Another pleasant surprise was the depth of the RPG elements. Death Stranding is an action game first and foremost, but as I noted above, Sam Bridges will level up as he completes deliveries and, yes, receives likes from other players. This allows him to carry a bit more cargo, keep his balance easier, and provides other subtle stat boosts that increase his fortitude as the challenges increase throughout the game. And then there are the structures. In order to fabricate equipment, you need materials (think Minecraft or Fortnite). Most of the cities and waystations you visit will have a sizable selection of materials for you to choose from, but you can also find that material scattered throughout the world, and you can deliver it to any terminal to replenish their stock.
What impressed me more than anything was just how long Death Stranding was able to maintain its momentum in spite of its deliberate pace by introducing new biomes, new items, new threats, and new ways to interact with the world. It wasn’t until the final third of the campaign that I began to feel the tedium, but even that was only relative to how fresh the game felt for its first 20+ hours. I’ve also avoided discussing the story hardly at all up to this point, but I will say that as sincerely fascinating as it can be, and as riveted as I was by many of the completely off-the-wall revelations, the convolution grows to a point that even overwhelmed me somewhat, and this is coming from a fan of Kingdom Hearts, Danganronpa, Twin Peaks, and The Leftovers. This should come as no surprise to anyone who has played Kojima’s Metal Gear Solid series, but, personally, I could have done with just a touch more restraint.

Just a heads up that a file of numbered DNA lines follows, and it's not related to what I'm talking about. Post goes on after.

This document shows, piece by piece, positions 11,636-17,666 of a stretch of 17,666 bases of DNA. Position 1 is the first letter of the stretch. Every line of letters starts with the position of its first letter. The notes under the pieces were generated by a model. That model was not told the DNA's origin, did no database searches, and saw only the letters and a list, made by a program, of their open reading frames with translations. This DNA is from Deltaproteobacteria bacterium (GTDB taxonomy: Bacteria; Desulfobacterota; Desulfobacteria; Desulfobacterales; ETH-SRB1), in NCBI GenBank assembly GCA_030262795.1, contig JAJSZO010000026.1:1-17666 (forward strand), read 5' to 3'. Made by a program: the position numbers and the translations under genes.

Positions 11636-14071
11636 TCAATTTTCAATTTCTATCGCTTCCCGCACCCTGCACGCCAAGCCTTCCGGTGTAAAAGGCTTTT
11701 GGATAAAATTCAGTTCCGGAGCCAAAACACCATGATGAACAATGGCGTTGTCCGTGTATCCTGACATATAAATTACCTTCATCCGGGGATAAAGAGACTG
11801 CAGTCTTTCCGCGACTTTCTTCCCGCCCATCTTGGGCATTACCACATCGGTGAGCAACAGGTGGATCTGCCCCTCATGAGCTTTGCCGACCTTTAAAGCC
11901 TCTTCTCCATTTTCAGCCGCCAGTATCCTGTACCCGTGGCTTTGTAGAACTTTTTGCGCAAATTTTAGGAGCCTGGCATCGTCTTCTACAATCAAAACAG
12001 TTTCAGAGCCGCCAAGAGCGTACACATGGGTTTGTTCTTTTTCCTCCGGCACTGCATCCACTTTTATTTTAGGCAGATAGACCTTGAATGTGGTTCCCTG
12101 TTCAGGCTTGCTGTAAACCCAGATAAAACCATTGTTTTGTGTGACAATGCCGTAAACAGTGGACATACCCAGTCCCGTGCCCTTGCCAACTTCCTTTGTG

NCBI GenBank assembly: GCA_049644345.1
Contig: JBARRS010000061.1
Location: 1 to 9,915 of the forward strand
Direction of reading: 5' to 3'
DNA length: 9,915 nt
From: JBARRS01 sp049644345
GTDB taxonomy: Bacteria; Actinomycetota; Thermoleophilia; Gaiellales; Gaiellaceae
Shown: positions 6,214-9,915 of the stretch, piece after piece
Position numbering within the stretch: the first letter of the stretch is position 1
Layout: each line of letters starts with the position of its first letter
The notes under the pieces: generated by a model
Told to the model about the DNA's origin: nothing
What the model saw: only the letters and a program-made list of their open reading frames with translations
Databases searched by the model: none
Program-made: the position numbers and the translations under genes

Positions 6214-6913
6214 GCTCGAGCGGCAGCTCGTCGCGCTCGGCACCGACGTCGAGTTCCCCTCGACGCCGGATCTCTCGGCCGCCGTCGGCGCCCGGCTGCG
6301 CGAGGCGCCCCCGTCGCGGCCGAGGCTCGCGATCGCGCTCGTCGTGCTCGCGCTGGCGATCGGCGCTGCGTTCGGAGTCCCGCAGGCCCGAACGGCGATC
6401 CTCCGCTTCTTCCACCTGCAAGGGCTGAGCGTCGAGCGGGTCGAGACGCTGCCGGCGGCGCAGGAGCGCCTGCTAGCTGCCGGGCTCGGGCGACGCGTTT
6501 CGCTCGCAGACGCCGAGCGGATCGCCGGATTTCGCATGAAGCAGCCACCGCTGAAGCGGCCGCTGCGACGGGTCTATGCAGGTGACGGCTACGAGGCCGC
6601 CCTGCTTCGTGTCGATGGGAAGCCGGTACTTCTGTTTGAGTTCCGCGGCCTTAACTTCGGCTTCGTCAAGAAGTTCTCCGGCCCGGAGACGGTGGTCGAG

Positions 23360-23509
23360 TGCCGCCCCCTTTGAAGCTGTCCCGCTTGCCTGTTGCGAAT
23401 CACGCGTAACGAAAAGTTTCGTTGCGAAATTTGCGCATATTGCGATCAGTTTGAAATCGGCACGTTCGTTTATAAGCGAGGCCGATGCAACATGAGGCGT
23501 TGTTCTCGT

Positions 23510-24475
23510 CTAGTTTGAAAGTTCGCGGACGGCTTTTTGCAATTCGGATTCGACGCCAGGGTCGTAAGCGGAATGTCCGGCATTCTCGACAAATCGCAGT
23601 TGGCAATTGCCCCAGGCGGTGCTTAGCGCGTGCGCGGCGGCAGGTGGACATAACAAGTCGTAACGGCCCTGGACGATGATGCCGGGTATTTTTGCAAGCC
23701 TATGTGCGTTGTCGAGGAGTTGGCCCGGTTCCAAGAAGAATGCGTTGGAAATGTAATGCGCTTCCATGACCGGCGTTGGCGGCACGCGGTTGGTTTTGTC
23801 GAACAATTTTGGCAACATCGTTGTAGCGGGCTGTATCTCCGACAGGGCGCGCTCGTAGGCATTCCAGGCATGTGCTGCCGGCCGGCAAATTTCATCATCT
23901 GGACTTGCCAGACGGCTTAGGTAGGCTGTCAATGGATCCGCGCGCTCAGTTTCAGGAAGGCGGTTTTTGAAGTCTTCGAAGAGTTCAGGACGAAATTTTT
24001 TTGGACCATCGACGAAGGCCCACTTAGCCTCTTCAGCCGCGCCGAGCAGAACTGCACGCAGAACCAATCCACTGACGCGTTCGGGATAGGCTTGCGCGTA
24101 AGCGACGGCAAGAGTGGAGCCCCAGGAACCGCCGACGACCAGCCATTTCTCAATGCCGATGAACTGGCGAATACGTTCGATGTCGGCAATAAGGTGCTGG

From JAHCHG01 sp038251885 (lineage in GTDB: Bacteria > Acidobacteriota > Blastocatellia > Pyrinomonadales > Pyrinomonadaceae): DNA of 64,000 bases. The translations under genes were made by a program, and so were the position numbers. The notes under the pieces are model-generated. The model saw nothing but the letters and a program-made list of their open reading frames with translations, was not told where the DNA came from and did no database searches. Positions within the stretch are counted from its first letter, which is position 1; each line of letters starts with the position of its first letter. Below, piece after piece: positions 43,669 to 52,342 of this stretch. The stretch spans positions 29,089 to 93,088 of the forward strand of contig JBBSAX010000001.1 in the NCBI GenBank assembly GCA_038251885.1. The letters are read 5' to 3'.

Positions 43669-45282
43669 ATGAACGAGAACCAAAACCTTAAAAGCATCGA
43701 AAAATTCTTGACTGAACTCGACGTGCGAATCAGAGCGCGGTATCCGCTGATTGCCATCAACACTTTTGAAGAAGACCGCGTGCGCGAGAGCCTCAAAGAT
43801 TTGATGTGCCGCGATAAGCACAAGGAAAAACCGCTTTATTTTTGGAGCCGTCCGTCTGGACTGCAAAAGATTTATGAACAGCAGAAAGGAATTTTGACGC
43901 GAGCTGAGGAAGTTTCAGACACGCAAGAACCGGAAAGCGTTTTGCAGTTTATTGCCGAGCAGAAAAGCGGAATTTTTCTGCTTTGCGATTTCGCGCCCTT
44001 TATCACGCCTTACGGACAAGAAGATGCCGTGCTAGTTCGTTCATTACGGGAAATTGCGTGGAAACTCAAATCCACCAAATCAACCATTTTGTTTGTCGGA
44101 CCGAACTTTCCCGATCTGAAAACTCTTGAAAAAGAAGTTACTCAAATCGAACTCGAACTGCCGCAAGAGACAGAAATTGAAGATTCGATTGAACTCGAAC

The one thing that I will say about the story is that the actors who deliver it, from Norman Reedus as Sam Bridges, to Guillermo del Toro (and Jesse Corti’s voice) as Deadman, to Mads Mikkelsen, Margaret Qualley, Léa Seydoux, and the countless NPCs and wild cameos — they all bring this head-spinning story to life.
It is impossible to fully characterize the experience of playing Death Stranding in a review without writing far more than any of you would want to read, but as I hope I’ve expressed, it was a singular experience, and one that I believe everyone with a PlayStation 4 should take part in. Hideo Kojima has said that Death Stranding is part of a new genre, and while it has elements of third-person action-adventure, stealth, simulation, and RPG, it doesn’t fit comfortably in any of those boxes. I’ve never played anything quite like Death Stranding, and I’m not sure I ever will again.
Death Stranding will be available on November 8th for PS4 and in 2020 for PC.
Sony provided BGR with a copy of Death Stranding on the PS4 for the purposes of this review.